Following hospital and patient feedback indicating that some Muslims stop using their eye drops during Ramadan (5 May – 4 June) putting their vision at risk, a campaign has been launched by the International Glaucoma Association (IGA) to advise on how to put in eye drops without breaking the fast.
The IGA reports that some Muslim glaucoma patients stop using drops during Ramadan, as they believe that any liquid trickling down the back of their throat and therefore entering the body cavity, breaks their fast. A study by St Paul’s Eye Unit in the Royal Liverpool University Hospital* of a group of Muslims showed that 45.5% of those surveyed believed using eye drops would nullify the fast, while only 20% would continue to use eye drops for a non-painful eye condition such as glaucoma. Stopping drops even for a short period of time can cause permanent loss of vision.
The IGA estimates there are at least 50,000 Muslims with glaucoma in the UK, while those with suspected glaucoma or ocular hypertension may number up to 140,000. Some ethnicities are at particular risk of glaucoma. Prevalence of the most common type of glaucoma, known as primary open angle glaucoma, is up to four times higher amongst people of African origin, while individuals of Asian origin have higher rates of a rarer form, known as angle-closure. A 2010 study** showed that Africa had the highest ratio of glaucoma to adult population. Adherence to eye drops is therefore especially important amongst these groups.
The Muslim Council of Britain (MCB) supports the IGA’s Ramadan campaign to raise awareness of this issue, confirming that all Islamic Schools Of Thought agree that using eye drops does not invalidate the fast unless the eye drops reach the throat, which is unlikely. Should Muslims remain concerned, they can put in their drops before dawn (suhoor) or after dusk (iftar). Moreover, Muslims should take care of their health throughout the month and not cause themselves or others hardship.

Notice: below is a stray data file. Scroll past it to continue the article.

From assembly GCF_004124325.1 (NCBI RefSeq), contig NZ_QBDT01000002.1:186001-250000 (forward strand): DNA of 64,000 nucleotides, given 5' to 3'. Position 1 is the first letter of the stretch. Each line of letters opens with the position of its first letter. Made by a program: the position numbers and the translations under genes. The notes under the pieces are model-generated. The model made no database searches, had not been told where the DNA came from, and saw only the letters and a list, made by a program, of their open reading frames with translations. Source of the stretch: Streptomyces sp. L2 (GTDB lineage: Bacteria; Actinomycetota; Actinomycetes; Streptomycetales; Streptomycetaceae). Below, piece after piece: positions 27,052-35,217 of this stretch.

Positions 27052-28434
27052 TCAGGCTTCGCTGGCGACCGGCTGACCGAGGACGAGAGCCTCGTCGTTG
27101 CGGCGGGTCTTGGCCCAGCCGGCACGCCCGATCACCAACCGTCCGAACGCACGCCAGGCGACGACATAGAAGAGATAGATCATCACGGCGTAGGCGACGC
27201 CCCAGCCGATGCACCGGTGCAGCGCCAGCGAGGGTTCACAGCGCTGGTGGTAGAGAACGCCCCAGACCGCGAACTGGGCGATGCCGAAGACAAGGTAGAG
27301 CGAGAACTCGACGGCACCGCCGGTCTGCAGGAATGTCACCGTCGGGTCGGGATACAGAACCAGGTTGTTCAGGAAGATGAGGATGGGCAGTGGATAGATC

The IGA has produced posters and flyers in English and in 6 different languages most common among Muslims, (Urdu, Punjabi, Bengali, Somali, Gujurati and Arabic) to advise on how to use eye drops during Ramadan without breaking the fast, using a method known as punctal occlusion. This is where patients close the tear duct by putting finger pressure at the corner of the eye next to the nose immediately after putting in drops. This means that fluid stays in the eye and does not drain into the throat and so cannot be tasted. The materials will be distributed to mosques, pharmacies and hospitals and are also available to order from the IGA (www.glaucoma-association.com). The IGA has also partnered with Muslim medical associations in the UK, including the British Islamic Medical Association, Muslim Doctors and Dentists Association UK and the Muslim Doctors Association to assist in disseminating this message across the UK.
Glaucoma is a group of eye conditions in which the main nerve to the eye (the optic nerve) is damaged where it leaves the back of the eye. This nerve carries information about what is being seen from the eye to the brain and as it becomes damaged vision is lost. Glaucoma is more common in people over the age of 40 and as there are no early symptoms of glaucoma, regular eye health checks (every two years, or every 1-2 years for over 40s with glaucoma in the family) are recommended.
Usman Shaikh BSc (HONS) Prof Cert Med Ret who is the Muslim Doctors Association’s Optometry Lead comments: ‘I can only urge Muslim glaucoma patients to continue their glaucoma drops during Ramadan. Glaucoma can slowly damage the optic nerve in the eye reducing vision and causing visual field loss, without a person even realising if the eye pressure is not controlled for even a short period of time such as during Ramadan.
Muslims should remember that it is not in line with the teachings of Islam to knowingly allow damage to your body which is trusted upon you from God.‘
Commenting on the Ramadan campaign, Subhash Suthar, IGA Development Manager, comments: ‘Glaucoma is the most common cause of preventable blindness and for most glaucoma patients, daily eye drops are a simple solution to control their condition and save their sight but we know from calls to our helpline Sightline and from discussions with opticians and hospitals that some Muslim patients stop using their drops during Ramadan for fear of breaking their fast. Sadly subsequent appointments at their ophthalmologist or optometrist show that their vision has been damaged. We’re therefore encouraging all Muslim glaucoma patients and their friends and family to take note of how to manage their drops throughout the month.”
The IGA works with all professionals involved in glaucoma management to educate about the need for good eye drop use and compliance. It helps to set up local patient support groups within hospitals and has some simple tips and films available on their website.